Guillermo (bluebeard) wrote in linguaphiles,

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fffast languages vs. s-s-slow languages

Oh hey y'all.

I found this interesting article in Scientific American (link!) and had to share. :D It's only three paragraphs long, so I won't bother to copypasta or summarize here.

My thoughts (put under spoiler-tag for incoherent rambling):

[Spoiler (click to open)]* Ofc Spanish is spoken faster than English. Or at least, my dialect is compared to the English spoken here (Ottawa, Canada). I mean I've heard some pretty fast talkers, but lawd, beating Cuban Spanish in terms of talking speed is pretty damn hard, hahaha. And not to diss any fellow Cubans in the community or call them slow, BUT PEOPLE FROM THe GHETTOS OF SANTIAGO DE CUBA ARE THE FASTEST SPEAKERS IN ALL THE LAND. ***R.E.P.R.E.S.E.N.T.***

"¿Qué es lo que es?" [ke:sloke:s] ---> /ke:loke:/ or /ke:hloke:/

^ Just one example. When you put 2 and 2 together shit sounds amazingly fast. Bitches from La Habana hate on us 'cause we talk "like uncivilized monkeys". AT LEAST WE DON'T MIX UP /r/ and /l/ AND SAY ONE WHERE WE SHOULD SAY THE OTHER, UNLIKE Y'ALL UPPITY FUCKS LOL. ok I lied. Plenty of variants within the Cuban dialect interchange /l/ and /r/, including mine.

* It probably has to do with syllable structure? I mean, phonetically, I should think a language that follows a easy-breezy sound pattern like CVCVCVCV like, idk, Spanish, Japanese or Finnish would be quicker. I know I can't speak all that fast in English because I'm not a native speaker, but I also know that it's because English has some next-level (fucked-up imo :D) syllable structure that's like (C)(C)(C)V(C)(C)(C) or whatever the hell (I can't remember 100%, don't quote me on this). I wonder if Polish is hella slow too? Its consonant clusters are best described (IMO) as "consonantalclusterfuck" (try saying that 5 times fast).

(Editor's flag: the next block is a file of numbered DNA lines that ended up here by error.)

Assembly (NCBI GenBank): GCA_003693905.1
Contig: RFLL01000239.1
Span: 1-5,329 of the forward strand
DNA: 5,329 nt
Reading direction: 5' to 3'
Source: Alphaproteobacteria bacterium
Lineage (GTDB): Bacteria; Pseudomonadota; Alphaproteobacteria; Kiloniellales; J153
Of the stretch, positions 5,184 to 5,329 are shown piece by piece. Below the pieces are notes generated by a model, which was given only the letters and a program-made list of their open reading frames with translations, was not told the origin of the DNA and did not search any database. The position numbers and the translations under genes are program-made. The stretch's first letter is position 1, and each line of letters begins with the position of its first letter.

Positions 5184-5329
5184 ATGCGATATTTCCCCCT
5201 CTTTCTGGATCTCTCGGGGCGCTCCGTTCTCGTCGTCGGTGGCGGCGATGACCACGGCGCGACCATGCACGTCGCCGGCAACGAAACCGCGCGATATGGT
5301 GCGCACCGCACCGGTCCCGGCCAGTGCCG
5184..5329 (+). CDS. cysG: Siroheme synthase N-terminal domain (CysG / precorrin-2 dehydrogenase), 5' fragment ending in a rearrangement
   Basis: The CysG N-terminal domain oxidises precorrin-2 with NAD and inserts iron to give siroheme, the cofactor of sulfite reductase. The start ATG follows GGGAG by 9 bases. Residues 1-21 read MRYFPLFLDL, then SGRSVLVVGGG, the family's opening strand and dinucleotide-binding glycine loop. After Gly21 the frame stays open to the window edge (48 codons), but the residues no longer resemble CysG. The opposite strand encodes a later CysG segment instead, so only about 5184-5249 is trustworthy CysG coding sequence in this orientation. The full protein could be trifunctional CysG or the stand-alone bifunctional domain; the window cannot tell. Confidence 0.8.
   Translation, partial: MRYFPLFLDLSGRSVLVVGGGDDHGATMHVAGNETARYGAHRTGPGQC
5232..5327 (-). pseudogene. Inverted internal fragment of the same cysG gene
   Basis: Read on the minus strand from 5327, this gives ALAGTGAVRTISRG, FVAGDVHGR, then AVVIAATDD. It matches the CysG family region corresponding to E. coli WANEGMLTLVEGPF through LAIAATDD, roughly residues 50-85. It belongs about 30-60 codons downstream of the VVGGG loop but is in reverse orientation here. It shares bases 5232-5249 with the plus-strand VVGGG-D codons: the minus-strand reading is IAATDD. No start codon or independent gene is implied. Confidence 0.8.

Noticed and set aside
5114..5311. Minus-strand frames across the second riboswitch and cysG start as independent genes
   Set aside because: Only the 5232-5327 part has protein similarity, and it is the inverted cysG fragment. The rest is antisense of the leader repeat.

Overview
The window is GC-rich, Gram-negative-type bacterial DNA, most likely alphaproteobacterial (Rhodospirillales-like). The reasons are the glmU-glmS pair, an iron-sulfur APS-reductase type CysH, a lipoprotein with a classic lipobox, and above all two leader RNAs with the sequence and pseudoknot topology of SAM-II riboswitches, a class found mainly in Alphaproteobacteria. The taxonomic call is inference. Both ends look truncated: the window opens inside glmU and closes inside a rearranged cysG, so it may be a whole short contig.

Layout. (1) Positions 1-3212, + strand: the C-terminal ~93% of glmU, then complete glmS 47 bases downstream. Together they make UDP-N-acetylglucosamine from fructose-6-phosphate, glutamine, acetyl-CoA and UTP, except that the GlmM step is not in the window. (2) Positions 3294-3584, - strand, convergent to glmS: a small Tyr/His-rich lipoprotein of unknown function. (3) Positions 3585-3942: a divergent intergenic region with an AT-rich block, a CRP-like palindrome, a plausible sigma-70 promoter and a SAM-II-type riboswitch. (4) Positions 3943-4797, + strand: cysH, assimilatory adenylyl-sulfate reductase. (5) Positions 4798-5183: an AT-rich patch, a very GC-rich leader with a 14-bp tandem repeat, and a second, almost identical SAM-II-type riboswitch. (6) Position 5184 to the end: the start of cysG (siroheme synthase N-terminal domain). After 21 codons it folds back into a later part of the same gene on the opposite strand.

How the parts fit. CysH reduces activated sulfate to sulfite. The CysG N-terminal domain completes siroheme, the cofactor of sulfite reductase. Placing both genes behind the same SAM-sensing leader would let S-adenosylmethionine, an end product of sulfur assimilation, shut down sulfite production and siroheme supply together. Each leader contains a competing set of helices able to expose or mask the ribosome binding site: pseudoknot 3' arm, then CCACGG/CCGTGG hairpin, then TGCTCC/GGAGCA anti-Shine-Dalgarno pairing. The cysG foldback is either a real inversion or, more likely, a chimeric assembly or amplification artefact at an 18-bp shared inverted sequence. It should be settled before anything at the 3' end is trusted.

* Still, this study seems funny. Only 59 people? What in the seven Westerosi hells? And what is this "English" or this "Spanish" they speak of? WHICH ONES?! 'Cause I definitely know that some English speakers are faster than others (not thinking of individuals here, I mean dialectally). Like, NYC English speakers sound hella fast to me, or maybe that's just the vibe that NYC folks give, idk. But Cuban Spanish would definitely be faster than Kathtellanoth (Castilian Spanish) what with their goddamn th's and s's in every other goddamn word in every other goddamn sentence. :D

Also, can native English speakers comment on how fast y'all are in comparison to each other? I really want to know who are the fastest English speakers in the land. And I mean dialect-wise, not individually. I mean, I guess you'll have to be subjective about it since the stupid study doesn't specify dialect but there's bound to be some generally agreed-upon consensus, mayyybe? :>

P.S. Castillian speakers, I don't hate you. ;) I just don't like the constant lisping you guys have (sounds like Parseltongue, seriously). :C I can't help it; I'm sure y'all find the lack of /s/ (or the aspiration of it into /h/) in the Caribbean dialects equally disturbing. :P Funny thing is, we don't need /s/ to mark plural. It's ridiculously easy to tell whether "la casa" being talked about is one or many just by the context. Mandarin does it; y'all should try it. ;)
Tags: articles, english dialects, pronunciation, spanish, syllable structure

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